Automation & IT

Rockwell Automation Offers Options for Critical Control Applications


Nov 08, 2010

Rockwell Automation has expanded its high availability offering to include redundant I/O, alarm and event server redundancy, network resiliency and faster controller cross-loading.

According to research performed by the ARC Advisory Group, the global process industry loses approximately $20 billion, or about 5% of annual production, due to unscheduled downtime. ARC estimates that almost 80% of these losses could be preventable by end users deploying high availability systems.
To prevent downtime, most manufacturers rely on a form of redundancy. Redundancy involves the duplication or triplication of equipment needed to operate without disruption, if and when the primary equipment fails. To avoid weighing down a system with redundancy overload, Rockwell Automation recommends that manufacturers determine the cost of potential failures and make high availability investments accordingly.

The Rockwell Automation high-availability offering includes the following new capabilities:
•      Allen-Bradley L7x programmable automation controllers and 19.50 firmware: The L7x controllers are said to offer significant improvements in performance and provide faster cross-loading for redundancy systems.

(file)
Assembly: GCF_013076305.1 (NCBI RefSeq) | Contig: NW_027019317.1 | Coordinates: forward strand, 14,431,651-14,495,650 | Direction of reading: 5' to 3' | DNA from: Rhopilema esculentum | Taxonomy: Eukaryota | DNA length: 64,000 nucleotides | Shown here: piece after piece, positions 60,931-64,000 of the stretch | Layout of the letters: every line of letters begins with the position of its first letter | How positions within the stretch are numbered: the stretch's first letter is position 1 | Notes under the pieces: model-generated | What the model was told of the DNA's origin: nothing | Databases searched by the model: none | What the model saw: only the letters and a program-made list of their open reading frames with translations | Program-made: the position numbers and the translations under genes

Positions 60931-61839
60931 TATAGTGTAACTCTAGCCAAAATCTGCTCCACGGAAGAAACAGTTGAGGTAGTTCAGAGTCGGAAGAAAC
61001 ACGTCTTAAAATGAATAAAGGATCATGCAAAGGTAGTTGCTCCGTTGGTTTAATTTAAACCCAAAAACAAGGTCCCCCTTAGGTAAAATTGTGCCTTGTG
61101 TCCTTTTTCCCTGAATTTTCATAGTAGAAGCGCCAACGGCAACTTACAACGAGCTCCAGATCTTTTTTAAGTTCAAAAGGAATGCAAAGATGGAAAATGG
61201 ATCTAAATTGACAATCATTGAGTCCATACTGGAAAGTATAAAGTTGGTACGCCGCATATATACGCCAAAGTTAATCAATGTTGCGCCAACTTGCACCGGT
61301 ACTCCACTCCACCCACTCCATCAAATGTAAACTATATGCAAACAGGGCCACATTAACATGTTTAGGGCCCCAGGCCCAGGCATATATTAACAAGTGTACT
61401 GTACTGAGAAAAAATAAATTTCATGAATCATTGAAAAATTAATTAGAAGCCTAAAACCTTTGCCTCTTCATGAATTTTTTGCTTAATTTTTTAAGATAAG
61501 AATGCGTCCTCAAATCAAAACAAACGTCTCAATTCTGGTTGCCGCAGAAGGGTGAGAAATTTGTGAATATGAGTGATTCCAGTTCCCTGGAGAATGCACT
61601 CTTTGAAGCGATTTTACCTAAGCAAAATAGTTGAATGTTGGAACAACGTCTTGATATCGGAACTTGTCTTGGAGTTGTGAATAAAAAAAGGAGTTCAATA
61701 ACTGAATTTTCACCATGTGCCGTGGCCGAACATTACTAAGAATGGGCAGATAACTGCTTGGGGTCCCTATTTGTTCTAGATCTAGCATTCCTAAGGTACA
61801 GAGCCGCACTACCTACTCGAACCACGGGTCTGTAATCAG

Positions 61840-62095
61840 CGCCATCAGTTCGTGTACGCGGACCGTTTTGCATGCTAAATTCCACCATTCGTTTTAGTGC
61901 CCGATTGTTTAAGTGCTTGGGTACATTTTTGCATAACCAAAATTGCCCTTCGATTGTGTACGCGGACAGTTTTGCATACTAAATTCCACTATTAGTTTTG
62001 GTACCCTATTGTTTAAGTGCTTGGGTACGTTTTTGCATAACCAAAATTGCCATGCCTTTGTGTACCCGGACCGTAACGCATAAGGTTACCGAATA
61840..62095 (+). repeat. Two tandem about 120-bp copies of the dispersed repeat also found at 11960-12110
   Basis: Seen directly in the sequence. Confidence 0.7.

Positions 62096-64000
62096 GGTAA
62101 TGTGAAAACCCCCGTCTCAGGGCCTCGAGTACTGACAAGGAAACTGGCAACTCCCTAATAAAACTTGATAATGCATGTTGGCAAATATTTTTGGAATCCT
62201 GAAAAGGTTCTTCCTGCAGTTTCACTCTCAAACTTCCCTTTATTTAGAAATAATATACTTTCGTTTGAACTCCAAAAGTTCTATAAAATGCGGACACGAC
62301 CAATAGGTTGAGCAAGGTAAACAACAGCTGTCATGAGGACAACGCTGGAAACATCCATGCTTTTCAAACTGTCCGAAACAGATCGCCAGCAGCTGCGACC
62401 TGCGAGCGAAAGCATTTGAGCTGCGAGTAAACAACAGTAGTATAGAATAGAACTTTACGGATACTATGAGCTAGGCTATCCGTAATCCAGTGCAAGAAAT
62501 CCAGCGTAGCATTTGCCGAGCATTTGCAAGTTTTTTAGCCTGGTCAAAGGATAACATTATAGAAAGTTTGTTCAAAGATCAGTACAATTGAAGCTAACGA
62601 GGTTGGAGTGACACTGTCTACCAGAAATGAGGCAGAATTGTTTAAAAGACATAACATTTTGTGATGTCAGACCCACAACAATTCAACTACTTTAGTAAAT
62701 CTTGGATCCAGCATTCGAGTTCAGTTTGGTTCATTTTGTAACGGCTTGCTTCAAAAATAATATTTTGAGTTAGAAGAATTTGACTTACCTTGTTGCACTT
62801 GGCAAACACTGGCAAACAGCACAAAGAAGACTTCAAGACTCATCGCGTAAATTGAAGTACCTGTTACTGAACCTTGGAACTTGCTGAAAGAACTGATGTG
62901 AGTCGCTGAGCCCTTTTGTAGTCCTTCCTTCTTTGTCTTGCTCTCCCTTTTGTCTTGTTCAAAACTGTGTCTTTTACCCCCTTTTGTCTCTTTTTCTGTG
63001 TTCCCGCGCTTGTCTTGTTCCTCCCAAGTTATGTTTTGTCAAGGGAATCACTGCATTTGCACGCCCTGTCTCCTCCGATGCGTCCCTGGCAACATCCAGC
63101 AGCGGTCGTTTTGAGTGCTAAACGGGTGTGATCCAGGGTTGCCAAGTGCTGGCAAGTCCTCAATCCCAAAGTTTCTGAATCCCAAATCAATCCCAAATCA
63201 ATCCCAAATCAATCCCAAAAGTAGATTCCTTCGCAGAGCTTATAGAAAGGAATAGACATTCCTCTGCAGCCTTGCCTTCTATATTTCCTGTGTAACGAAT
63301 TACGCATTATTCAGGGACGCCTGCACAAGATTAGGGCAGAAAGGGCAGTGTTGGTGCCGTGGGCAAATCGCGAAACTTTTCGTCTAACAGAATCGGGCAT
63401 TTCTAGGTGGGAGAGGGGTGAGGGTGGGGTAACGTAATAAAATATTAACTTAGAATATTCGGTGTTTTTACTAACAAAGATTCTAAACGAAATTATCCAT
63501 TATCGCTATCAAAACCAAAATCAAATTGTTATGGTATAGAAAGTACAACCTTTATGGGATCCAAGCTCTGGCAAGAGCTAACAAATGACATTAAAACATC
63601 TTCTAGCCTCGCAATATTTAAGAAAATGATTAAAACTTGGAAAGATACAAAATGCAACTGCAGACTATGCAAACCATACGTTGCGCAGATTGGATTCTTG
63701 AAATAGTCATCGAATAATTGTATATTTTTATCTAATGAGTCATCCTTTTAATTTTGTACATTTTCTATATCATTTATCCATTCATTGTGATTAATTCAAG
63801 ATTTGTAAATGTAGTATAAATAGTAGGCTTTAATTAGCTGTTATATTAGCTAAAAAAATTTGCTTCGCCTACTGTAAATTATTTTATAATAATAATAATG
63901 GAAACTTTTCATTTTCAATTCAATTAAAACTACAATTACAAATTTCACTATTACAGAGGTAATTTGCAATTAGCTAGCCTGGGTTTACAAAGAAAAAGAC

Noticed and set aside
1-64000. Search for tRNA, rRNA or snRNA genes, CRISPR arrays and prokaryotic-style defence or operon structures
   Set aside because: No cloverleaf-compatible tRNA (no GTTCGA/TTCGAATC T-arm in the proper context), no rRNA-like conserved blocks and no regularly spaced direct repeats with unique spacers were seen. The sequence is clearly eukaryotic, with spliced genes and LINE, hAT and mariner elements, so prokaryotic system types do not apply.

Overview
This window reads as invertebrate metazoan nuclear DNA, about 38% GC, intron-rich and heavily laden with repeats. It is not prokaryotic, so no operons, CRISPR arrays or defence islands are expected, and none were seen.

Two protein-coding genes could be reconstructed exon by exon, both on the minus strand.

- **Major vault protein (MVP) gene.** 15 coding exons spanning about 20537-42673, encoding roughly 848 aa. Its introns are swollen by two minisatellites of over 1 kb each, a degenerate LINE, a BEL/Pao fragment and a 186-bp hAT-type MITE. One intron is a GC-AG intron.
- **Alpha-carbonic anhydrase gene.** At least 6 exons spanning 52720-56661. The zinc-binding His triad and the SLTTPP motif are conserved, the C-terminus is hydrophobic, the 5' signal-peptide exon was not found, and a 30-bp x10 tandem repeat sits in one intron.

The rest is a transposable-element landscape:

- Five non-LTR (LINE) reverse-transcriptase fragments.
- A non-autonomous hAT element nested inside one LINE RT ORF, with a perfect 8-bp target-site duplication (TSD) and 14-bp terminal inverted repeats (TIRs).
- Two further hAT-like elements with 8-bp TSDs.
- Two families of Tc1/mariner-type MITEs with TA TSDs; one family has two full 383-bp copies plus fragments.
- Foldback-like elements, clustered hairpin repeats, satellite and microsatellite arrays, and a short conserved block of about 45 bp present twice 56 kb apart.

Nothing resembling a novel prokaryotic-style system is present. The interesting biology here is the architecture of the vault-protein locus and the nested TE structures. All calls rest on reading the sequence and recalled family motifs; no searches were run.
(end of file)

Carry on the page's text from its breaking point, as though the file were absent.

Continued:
•      Redundant I/O: Fault-tolerant I/O provides Safety Integrity Level 2-rated redundant input and output modules including analog outputs that are said to support redundant Ethernet adapters, all with no additional programming required. The I/O features built-in diagnostics to help with maintainability.
•      FactoryTalk View Supervisory Edition (SE) 6.0: FactoryTalk View SE 6.0 software supports alarm and event server redundancy for auto-synchronization of device-based and tag-based alarms between active and standby servers and a single alarm history configuration.
•      EtherNet/IP I/O: Device Level Ring, Star and other EtherNet/IP topologies provide a variety of fault-tolerant networks to meet availability, cost and performance requirements, according to the company. With the Device Level Ring topology, for example, the EtherNet/IP network can be set up without the need for additional switches and the wiring is daisy-chained from node to node to help reduce wiring time.

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